The Police Commissioner excuses brutalizing crackdowns.

The Mayor slashes city services and gives raises to cops.

The rich and corporations get bailed out.

The rent is due another month.


Public accountability is broken.

During a pandemic.


Stop the murder and divestment of Black people.

Build a just Philadelphia.

During the COVID-19 pandemic and stay-at-home orders elected city leaders are running the government, including the City’s budget process, online. During this, at every turn, people’s organizing for change has been dismissed and ignored – City Council member’s voicemails are full, public hearings are happening without public testimony, and City Council staffers are filtering emails from petitions out of their inboxes.

When people rallied around the demand to #DefundThePolice in the wake of continued killing of Black people and violent police repression of protestors, we saw an action that can get through to city leaders – personal direct emails from Philly residents on the issues. When we #FloodTheInboxes of city leaders they have to deal with our voices before getting any of other work done.

So below are the email addresses to contact the Mayor, the Managing Director, every Councilmember, and their legislative staff.

Lift up what movement groups in Philly are fighting for right now – defund police, keep city services like libraries and the arts, cancel rent and protect housing rights, raise the money needed from the rich paying their fair share, and implement a Black stimulus. Find out more below about each, and share your own personal story and demands. They can’t filter that.

City Council Members

City’s Managing Director – Brian

Mayor of Philadelphia – Jim


The City of Philadelphia has proposed a $14 million dollar budget increase for the Philadelphia Police Department, at a time when services our city needs are being cut. Demand Philadelphia defund police! No cuts to city services! And also demand they reschedule their canceled budget hearing on the police, open a public testimony segment where we can tell Council directly why we need to #DefundThePolice, and meet with leaders and community to discuss these issues directly with their constituents! More here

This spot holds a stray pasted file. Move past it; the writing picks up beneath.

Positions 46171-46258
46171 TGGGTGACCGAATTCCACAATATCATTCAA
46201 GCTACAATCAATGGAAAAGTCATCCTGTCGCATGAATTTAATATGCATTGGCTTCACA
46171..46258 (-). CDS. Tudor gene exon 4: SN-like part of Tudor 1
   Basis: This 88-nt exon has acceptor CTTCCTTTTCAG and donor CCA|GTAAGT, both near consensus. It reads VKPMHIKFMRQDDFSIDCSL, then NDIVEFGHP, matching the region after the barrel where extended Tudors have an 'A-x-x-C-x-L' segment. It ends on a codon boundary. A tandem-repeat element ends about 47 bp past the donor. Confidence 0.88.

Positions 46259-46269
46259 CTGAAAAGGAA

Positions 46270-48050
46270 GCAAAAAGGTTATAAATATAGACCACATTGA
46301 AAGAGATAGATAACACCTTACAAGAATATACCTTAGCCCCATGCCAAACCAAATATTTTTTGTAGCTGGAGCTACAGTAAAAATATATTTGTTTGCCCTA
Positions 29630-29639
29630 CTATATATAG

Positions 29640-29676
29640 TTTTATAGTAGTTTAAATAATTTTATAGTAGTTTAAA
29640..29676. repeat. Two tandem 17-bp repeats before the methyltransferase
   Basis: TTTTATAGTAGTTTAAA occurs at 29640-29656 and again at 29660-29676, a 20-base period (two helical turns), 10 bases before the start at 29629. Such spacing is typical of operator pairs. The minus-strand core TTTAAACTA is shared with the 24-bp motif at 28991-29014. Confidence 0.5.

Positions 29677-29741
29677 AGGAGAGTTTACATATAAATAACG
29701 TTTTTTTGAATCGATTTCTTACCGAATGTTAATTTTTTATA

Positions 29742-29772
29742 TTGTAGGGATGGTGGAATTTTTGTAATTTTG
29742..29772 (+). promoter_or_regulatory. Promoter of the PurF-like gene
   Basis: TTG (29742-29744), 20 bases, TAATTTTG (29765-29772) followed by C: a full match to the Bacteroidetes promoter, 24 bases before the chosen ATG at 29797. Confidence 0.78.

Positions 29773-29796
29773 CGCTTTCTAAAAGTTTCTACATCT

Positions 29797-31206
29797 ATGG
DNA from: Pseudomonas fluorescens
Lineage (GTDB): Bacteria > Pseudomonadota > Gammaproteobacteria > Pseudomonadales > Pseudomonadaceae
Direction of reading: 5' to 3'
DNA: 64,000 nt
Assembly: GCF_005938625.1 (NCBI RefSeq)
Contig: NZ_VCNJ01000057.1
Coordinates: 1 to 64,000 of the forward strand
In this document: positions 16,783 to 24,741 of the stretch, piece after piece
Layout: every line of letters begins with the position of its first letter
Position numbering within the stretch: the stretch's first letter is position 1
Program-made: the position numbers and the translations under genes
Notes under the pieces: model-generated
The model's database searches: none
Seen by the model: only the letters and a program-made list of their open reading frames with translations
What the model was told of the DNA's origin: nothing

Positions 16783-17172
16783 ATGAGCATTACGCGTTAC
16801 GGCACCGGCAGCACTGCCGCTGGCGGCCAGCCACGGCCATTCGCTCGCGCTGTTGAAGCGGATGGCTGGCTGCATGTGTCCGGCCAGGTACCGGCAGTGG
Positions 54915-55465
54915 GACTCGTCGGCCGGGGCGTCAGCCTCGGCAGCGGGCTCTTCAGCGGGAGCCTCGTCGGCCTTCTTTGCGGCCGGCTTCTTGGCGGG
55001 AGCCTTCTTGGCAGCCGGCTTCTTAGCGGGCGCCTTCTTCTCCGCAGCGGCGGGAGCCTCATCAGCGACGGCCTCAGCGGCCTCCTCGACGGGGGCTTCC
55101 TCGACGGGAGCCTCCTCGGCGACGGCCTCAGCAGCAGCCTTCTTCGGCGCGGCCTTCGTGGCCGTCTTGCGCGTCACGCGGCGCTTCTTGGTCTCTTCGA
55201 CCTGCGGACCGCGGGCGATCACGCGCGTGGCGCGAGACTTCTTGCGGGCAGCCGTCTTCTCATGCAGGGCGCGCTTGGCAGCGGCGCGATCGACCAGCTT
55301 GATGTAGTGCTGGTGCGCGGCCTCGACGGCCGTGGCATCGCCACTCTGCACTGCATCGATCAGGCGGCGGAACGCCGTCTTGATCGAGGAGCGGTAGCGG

No one can maintain their health, focus on educating their children, secure employment, or be a productive member of Philadelphia without stable housing. Philadelphia had a housing crisis before COVID-19, the pandemic has made a bad situation worse. Philadelphia City Council members Brooks, Gym and Gauthier introduced the Emergency Housing Protections Act, which consists of six separate bills that are aimed at protecting Philadelphia renters suffering from financial instability due to the pandemic. Landlords are adamant in stopping provisions of this package like making it illegal to increase rent during the pandemic. Meanwhile the Mayor’s budget plans to slash the fund for affordable housing construction. Council needs to hear from us to pass the bills and protect affordable housing. More here and here.


Philadelphians always depend on City workers, but even more so during a crisis of public health and the economy. City workers are the emergency responders and health workers who are currently on the front lines of this crisis. They are the social workers and librarians who help so many navigate applying for benefits and jobs, which will be more essential than ever as we pull our city out of this crisis. They are the people who keep our city safe and moving forward, from sanitation workers to the folks who keep our water clean. City workers are needed more than ever during this public health crisis. More here and here.


The Coronavirus pandemic has created both a public health and fiscal crisis for the City of Philadelphia. The City Controller’s Office reported possible declines in tax revenues between $344 million and $674 million over the next two years. Black and Brown communities in the city have historically been underfunded and most impacted by austerity measures. Now more than ever, our communities need deep investment that support working families- not cuts that reduce city services. In order to do this, the city must explore progressive revenue options. Progressive revenue streams shift the burden from the shoulders of working class Philadelphians and small businesses to the people and institutions with the resources to fund our communities. More here.


A Black stimulus means investing resources back into communities that have been systematically starved of wealth. It means funding the basic necessities that have been withheld from Black communities for generations: affordable housing, quality public education, fair and dignified work, and programs that actually keep us safe. And it means taking inventory of who in this city is paying their fair share, and then pursuing policy changes that address that disparity. More here.


*If you are having trouble using the “Email Them All” functioninstead copy and paste this list of email addresses

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